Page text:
At Esquire, Ian Frisch writes of the love he and his mom share for poker, and of how his mother turned to the game not only as a way to deal with the hand life dealt her, but also to attempt to support him and his sister after the sudden death of their father.

My mother had first started playing poker for the fun and for the intellectual challenge. Returning to competition twenty years later, she rediscovered old pleasures. She was playing not only to make money but also as an emotional escape. At the table, she wasn’t a single mother without a steady job mourning her husband’s death. It was the only place she felt comfortable playing the villain, cutthroat and cruel, lying to strangers’ faces and getting paid for it. “I love having a nemesis at the table,” she once told me. “It gives me purpose.” To this day, at every table, she picks a player and slowly, steadily, hand by hand, tries to destroy them.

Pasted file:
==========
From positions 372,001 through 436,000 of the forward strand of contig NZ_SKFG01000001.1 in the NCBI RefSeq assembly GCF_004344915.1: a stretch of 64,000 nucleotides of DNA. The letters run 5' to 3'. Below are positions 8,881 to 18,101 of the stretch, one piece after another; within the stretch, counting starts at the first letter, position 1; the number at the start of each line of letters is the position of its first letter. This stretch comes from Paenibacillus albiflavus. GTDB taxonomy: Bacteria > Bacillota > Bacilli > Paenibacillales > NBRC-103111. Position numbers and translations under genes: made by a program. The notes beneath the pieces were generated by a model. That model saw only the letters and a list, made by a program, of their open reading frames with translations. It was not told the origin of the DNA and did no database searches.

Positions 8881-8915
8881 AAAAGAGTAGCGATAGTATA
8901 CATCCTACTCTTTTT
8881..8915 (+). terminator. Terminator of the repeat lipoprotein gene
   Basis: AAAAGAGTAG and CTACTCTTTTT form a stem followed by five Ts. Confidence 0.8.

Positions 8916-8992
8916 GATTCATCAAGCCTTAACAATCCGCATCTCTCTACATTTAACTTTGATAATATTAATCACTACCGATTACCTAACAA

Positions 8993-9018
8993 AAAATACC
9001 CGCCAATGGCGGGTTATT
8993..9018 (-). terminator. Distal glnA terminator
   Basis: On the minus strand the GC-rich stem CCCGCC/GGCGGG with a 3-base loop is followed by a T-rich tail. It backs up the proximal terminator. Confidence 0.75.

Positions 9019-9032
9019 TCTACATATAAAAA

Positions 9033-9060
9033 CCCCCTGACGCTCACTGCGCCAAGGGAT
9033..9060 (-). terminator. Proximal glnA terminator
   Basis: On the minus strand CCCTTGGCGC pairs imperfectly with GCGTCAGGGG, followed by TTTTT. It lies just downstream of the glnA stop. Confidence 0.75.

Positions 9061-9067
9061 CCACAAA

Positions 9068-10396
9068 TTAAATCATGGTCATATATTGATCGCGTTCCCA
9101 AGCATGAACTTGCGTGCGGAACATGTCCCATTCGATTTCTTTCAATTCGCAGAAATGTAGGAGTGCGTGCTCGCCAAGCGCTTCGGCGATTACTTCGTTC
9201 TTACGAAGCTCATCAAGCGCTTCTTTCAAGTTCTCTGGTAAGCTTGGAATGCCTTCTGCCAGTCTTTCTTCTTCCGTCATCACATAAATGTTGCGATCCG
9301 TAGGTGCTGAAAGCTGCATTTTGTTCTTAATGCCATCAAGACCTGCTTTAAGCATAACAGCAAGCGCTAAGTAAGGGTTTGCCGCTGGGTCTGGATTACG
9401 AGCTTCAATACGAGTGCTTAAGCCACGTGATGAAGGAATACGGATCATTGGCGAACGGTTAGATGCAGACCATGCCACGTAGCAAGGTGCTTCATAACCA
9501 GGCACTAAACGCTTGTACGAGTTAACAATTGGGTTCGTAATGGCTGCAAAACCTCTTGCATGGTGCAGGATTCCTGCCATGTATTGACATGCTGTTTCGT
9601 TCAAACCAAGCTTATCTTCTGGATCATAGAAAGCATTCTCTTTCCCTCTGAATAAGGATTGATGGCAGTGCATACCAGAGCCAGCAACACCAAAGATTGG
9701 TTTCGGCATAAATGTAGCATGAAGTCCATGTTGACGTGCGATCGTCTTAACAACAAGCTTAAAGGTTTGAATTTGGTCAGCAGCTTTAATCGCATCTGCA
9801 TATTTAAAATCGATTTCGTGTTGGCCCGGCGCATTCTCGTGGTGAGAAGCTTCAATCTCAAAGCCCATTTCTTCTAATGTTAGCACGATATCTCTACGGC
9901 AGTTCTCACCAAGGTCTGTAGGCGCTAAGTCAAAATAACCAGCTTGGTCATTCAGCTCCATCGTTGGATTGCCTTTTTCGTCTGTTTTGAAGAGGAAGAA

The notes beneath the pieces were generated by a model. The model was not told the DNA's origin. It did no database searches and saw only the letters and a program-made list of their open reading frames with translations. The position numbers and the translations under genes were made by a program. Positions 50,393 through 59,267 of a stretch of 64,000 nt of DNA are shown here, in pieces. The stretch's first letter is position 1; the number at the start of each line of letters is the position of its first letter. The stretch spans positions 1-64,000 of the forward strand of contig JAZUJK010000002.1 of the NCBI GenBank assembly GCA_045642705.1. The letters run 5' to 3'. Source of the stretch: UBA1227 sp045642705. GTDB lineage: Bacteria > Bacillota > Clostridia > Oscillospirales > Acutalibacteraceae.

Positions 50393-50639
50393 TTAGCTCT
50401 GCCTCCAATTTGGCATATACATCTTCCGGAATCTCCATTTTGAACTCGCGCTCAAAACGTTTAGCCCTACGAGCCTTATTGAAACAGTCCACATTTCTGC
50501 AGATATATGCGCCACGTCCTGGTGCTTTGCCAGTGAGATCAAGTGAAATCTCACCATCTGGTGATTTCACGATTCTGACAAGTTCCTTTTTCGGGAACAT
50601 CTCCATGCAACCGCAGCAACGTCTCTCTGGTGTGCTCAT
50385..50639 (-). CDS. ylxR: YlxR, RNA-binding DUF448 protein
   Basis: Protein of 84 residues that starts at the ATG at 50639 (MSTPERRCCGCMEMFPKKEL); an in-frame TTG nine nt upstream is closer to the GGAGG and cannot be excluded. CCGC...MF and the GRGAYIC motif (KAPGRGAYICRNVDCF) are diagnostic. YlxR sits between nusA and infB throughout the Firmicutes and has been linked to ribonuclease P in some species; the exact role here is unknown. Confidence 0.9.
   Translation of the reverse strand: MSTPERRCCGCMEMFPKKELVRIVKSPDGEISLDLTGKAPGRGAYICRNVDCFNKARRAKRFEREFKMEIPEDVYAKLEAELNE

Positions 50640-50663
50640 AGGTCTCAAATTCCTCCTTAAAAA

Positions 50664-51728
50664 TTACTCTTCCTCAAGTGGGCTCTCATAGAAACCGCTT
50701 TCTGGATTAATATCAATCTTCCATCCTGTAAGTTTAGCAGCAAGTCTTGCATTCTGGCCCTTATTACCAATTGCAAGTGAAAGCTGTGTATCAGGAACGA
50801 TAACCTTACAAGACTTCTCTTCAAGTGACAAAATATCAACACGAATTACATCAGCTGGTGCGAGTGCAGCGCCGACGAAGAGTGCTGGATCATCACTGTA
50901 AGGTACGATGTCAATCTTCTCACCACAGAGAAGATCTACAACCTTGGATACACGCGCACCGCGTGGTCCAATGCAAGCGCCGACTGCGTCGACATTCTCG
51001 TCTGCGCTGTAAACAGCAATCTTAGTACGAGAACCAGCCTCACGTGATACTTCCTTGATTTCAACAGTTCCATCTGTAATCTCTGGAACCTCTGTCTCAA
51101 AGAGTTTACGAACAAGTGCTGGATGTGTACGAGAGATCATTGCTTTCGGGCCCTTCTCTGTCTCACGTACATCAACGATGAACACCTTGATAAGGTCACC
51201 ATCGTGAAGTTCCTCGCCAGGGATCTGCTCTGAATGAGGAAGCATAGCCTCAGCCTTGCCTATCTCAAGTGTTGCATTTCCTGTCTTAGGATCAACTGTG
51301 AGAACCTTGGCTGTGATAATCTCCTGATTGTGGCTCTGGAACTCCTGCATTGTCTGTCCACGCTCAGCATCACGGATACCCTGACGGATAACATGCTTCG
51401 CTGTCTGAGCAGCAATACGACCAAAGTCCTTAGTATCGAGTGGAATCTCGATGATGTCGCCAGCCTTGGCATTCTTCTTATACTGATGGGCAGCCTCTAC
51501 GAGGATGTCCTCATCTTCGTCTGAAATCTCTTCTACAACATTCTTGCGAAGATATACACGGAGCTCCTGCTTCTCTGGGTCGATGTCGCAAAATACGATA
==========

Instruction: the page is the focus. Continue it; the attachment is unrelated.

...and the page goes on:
Playing poker with my mother has made me realize that life isn’t anything more than a series of well-timed bets, and that sometimes things don’t work out and there’s nothing you can do about it. A run of bad cards—during a poker game or in life—cannot be escaped, only endured.